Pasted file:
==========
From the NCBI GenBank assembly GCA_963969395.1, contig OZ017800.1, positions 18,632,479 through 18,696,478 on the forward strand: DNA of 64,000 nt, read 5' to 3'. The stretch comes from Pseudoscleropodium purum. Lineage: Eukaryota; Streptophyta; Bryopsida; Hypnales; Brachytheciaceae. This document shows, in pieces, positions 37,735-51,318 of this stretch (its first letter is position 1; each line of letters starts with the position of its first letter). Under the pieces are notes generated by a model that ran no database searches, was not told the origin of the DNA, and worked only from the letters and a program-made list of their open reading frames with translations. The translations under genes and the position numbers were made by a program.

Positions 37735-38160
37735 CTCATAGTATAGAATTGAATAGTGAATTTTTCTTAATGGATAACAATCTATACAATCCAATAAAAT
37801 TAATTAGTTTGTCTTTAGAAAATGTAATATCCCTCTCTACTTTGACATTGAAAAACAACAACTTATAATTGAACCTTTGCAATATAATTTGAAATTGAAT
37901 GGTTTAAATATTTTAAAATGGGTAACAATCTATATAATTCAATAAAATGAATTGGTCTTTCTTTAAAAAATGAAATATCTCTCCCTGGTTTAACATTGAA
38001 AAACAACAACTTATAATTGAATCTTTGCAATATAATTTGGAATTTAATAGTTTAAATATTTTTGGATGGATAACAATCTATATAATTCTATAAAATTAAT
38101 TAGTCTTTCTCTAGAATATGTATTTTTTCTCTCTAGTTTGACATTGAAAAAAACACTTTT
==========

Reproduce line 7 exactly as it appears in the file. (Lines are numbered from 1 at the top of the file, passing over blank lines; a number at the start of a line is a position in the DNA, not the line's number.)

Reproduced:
38101 TAGTCTTTCTCTAGAATATGTATTTTTTCTCTCTAGTTTGACATTGAAAAAAACACTTTT